In response to the new law, AFRI might have submitted a modest, incremental proposal, seeking to show a small expansion would have a limited impact on the PPSD. Instead, they chose to directly challenge the CESC to enforce the fiscal impact clause as written by proposing essentially the largest conceivable expansion of a charter school in Rhode Island, creating the regional Achievement First network’s biggest group of schools in any city outside of New York City, with projected enrollment over 10% of total enrollment for the host district of Providence. If the CESC approves this expansion, they will be signaling an unwillingness to enforce the new fiscal impact clause under almost any conceivable circumstances.
In a clause unique to Rhode Island mayoral academies, the chair of the board of the school network must be the mayor of one of the participating communities. In the case of AFRI, this is Providence Mayor Jorge Elorza. The AFRI board resolution that requested this expansion includes an extraordinary veto clause to allow Elorza to kill the plan even if the CESC approves it:
"...if authorization to open the new school be granted, AFRI will only open such school with a subsequent affirmative vote by the Board of Directors of AFRI and provided further that such vote must include an affirmative vote by the Mayor of Providence based on his assessment that the opening of this additional school will be aligned with the best interests of the Providence Public School District..."
Elorza’s first term as mayor has been dominated by austerity. Flat funding for the PPSD from the city, putting the screws to firefighters and their families. Some small initiatives like a bigger arts festival and a couple blocks of decent bike lanes, but nobody in Providence should expect any significant improvements to the city at this point.
Elorza recently touted a $9 million surplus for the 2015-2016 fiscal year, although predictably those numbers are currently being disputed and reflect a few tricks like pushing much needed hiring and training of new police and firefighters into the current fiscal year. Ultimately, Elorza is staking his political future on stabilizing and securing Providence’s finances over the next two years and running on that accomplishment.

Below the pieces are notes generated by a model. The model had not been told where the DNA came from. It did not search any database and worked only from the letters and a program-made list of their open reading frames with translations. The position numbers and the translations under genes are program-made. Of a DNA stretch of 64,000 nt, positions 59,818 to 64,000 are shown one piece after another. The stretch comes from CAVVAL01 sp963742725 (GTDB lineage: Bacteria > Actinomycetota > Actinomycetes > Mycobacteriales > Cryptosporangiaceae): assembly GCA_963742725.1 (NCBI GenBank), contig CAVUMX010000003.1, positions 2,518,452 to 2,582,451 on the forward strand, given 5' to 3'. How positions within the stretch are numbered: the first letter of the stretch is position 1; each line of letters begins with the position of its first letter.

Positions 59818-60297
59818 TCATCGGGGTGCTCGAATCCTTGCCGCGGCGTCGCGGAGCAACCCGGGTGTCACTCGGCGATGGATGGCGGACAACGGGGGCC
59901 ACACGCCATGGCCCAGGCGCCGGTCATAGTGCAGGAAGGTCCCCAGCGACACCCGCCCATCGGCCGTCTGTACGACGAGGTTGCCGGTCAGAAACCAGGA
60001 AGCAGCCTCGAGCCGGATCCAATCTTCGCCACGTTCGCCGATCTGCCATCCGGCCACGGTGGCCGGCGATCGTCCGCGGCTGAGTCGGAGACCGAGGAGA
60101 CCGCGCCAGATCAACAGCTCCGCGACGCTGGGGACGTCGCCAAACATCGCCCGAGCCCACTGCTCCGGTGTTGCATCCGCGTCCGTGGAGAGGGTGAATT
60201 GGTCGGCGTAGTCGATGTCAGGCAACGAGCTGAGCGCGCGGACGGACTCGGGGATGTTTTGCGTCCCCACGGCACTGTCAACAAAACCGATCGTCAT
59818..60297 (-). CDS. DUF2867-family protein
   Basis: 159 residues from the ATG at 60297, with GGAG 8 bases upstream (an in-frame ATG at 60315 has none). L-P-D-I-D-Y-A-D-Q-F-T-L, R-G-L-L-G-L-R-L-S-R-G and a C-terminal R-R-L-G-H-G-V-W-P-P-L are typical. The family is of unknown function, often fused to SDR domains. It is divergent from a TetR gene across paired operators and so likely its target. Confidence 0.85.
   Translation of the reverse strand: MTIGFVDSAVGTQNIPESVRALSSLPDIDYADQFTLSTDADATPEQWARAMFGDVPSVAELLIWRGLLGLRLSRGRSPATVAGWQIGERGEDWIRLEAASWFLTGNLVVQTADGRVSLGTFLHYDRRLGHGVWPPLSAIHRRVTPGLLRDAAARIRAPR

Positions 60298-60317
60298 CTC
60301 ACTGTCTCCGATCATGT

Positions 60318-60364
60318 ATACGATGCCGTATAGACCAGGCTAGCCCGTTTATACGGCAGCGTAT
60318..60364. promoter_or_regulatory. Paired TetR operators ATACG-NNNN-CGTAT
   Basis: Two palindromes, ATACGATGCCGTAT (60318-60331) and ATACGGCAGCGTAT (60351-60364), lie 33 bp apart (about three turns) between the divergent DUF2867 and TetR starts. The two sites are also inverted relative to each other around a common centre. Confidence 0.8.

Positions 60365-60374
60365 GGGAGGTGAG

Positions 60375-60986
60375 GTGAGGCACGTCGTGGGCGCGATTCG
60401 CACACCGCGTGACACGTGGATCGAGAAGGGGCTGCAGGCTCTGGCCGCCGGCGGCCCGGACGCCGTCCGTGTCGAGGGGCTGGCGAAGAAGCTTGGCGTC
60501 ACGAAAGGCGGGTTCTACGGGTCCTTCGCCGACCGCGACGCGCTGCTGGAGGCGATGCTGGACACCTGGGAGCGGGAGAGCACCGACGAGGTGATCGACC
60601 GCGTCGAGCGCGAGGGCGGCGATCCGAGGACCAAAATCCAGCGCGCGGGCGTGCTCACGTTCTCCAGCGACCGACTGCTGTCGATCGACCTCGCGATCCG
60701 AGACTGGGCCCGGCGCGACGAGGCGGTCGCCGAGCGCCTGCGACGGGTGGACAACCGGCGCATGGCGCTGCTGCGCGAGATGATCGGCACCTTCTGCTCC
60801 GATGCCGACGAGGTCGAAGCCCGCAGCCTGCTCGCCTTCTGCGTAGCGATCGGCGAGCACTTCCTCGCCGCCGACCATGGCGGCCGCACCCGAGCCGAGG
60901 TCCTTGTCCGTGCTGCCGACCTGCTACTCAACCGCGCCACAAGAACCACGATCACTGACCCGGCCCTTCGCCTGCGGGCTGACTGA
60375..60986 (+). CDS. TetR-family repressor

Signing off on the AFRI expansion will undo everything else he has accomplished on the budget, and then some. It is exactly the kind of long-term budget bomb he has accused previous mayors of irresponsibly leaving for him. A future opponent does not even need to make it a public school vs. charter school issue — it is just fiscal irresponsibility, a high handed unilateral decision by the mayor to create three new privately managed schools which he can take credit for at a steep cost to the rest of the city in perpetuity. It is an easy argument to make because it is entirely true. As the Providence Teachers Union prepares for another round of contract negotiations this spring, the picket signs practically write themselves: “Elorza: Flat funding for PPSD; $20 million for Achievement First.”
The fact that AFRI has split their proposal into two distinct parts is a tacit admission that it is an overreach that should not be approved in whole. It is a sign of what George W. Bush liked to call “negotiating with yourself.” They know the entire proposal is likely be rejected, and rather than coming back next year with a smaller one, better to just spilt it up so they can nail down what they would consider the essential half now. This is not a case where criticism will fall on deaf ears or have no effect. If you want to at least slow the growth of budget-busting corporate charters, speak up now.